In a day and age when knowledge is easily obtainable by grabbing your smartphone from your pocket, and information learned may be outdated two minutes after a student graduates, employers care less about facts and more about whether a graduate can continue to learn over time and solve complex problems.
It’s not that content knowledge is not important. But it is not the end all, be all. Tony Wagner, Senior Research Fellow at the Learning Policy Institute and an educational thought leader stated, “Content knowledge has to be engaging to kids. If kids aren’t motivated, you can pour content knowledge into their heads and it comes right out the other ear.” Kids need critical thinking and communication skills, and, above all, they need to be creative problem solvers. Wagner advocates that students need authentic, real world experiences and that through project-based learning “students are learning many more real skills, as well as content knowledge.”
Many schools are not requiring teachers to create authentic experiences. Instead, students are taught inside a bubble and do not make the connections that will make their learning more meaningful.
Authentic learning connects what students are taught in school with real world applications, problems, and issues. Everyone who cares about our children’s future must help children make meaning of their learning. In this way, project based learning serves to prevent burnout in learning! To make their point Tony Wagner and Ted Dintersmith use an example of what learning to ride a bike might look like in the traditional United States school system in their book, Most Likely to Succeed: Preparing Our Kids for the Innovation Era. It would start by students learning all of the parts of the bike. From there they might learn the history of bikes, learn the physics of how the gears and chain work to propel the bike, might watch other people riding a bike, and test the effectiveness of various bikes. In no part of this learning would anyone actually be riding a bike, experiencing that authentic lesson. We would then send these students out into the world with all the confidence that what we have taught them will enable them to ride a bike on their own.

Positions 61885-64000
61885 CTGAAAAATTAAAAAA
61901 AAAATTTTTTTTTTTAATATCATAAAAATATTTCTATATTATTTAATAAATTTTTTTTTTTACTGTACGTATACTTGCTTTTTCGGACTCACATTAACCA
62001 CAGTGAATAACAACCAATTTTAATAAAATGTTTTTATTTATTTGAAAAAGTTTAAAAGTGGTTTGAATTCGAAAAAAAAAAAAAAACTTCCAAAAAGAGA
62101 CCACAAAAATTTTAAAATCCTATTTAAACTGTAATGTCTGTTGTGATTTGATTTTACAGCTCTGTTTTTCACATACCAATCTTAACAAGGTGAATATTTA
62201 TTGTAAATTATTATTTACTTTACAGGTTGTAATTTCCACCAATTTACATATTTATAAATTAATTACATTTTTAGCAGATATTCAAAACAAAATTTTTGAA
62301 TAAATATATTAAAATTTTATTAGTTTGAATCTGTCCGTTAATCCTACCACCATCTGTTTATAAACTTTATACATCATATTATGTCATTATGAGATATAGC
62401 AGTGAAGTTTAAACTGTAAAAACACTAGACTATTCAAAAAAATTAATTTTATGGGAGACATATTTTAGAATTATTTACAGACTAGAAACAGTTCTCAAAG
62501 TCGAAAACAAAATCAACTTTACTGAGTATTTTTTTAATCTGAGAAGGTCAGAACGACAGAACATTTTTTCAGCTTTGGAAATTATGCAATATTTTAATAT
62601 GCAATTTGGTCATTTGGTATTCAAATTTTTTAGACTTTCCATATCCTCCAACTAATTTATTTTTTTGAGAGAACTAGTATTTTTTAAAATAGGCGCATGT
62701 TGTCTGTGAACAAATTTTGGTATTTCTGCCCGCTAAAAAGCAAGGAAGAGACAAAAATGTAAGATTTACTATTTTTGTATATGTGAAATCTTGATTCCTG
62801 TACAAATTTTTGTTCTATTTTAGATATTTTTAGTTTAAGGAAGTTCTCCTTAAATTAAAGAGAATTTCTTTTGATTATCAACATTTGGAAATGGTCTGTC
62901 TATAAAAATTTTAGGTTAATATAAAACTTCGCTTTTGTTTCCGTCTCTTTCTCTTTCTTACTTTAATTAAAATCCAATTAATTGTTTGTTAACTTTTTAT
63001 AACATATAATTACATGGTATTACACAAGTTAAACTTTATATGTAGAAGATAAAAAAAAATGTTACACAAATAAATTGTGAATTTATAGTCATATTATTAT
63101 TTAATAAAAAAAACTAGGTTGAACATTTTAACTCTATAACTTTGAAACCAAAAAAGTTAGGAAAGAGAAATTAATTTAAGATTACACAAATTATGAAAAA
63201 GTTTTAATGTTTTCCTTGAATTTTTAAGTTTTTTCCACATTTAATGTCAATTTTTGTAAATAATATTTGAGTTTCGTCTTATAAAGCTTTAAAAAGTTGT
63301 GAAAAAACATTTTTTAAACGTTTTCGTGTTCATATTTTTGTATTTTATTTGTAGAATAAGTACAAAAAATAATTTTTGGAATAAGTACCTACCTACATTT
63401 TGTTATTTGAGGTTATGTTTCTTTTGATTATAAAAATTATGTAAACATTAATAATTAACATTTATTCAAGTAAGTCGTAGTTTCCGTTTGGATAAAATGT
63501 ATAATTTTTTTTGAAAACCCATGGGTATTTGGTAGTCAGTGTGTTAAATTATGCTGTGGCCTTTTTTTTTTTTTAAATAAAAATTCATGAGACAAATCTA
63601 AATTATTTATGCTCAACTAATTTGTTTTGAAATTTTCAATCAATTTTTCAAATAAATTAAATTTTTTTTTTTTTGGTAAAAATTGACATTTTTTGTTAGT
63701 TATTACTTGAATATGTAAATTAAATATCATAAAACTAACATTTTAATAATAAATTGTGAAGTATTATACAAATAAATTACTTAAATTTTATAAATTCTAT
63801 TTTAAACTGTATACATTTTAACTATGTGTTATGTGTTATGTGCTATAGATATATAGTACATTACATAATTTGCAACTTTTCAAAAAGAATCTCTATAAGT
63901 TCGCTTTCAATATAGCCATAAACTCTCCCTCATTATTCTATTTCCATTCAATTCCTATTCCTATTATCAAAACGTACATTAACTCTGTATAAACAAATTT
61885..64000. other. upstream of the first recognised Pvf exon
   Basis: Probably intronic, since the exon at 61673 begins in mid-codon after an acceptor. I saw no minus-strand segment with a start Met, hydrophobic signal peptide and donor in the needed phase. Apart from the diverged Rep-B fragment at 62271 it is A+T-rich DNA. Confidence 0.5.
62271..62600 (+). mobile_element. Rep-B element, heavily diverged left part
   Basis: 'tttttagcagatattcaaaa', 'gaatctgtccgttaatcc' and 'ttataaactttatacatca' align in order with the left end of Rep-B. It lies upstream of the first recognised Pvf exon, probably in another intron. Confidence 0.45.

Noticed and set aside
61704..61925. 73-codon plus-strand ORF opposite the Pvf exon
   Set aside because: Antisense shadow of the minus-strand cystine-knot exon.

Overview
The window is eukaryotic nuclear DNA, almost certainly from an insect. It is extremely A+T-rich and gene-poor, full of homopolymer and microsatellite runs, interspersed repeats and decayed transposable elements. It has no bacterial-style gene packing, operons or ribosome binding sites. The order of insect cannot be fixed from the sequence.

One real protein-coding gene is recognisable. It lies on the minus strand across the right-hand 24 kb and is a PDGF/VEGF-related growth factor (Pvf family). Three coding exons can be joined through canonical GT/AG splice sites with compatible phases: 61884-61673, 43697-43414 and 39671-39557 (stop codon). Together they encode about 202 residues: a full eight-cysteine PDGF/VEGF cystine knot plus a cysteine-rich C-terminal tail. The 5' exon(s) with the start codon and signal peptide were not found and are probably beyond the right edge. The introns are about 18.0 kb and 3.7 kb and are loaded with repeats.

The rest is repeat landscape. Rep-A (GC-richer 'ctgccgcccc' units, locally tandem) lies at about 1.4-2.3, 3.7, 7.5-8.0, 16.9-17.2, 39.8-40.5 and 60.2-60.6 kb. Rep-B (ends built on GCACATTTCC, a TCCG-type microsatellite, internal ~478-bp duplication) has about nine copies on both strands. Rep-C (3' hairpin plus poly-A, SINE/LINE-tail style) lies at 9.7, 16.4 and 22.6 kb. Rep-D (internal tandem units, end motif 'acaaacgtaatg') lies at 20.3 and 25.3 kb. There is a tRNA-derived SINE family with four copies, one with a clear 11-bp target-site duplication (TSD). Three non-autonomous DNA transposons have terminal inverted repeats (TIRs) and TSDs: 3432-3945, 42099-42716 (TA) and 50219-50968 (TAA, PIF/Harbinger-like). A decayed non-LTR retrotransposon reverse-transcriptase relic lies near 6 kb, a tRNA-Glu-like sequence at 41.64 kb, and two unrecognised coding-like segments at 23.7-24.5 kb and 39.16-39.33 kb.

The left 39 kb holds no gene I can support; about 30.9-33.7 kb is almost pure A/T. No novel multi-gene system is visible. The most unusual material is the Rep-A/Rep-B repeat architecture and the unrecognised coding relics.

It is time to accelerate the reimagining of schools and what learning looks like in today’s schools. One way to accomplish this is by moving towards a more Project/Problem-Based Learning approach (PBL) that promotes opportunities for application of skills alongside the essential skills of critical thinking, collaboration, communication, and creativity. This approach has successfully been used with preschools through college students and in every subject matter. And recently published research presents the data that demonstrates the effectiveness of this approach.
It is our obligation to create an educational environment that is truly best for today’s children and one that inspires curiosity, authenticity, and is engaging.
For more ideas on how you can bring authenticity into your school or lessons, please email us.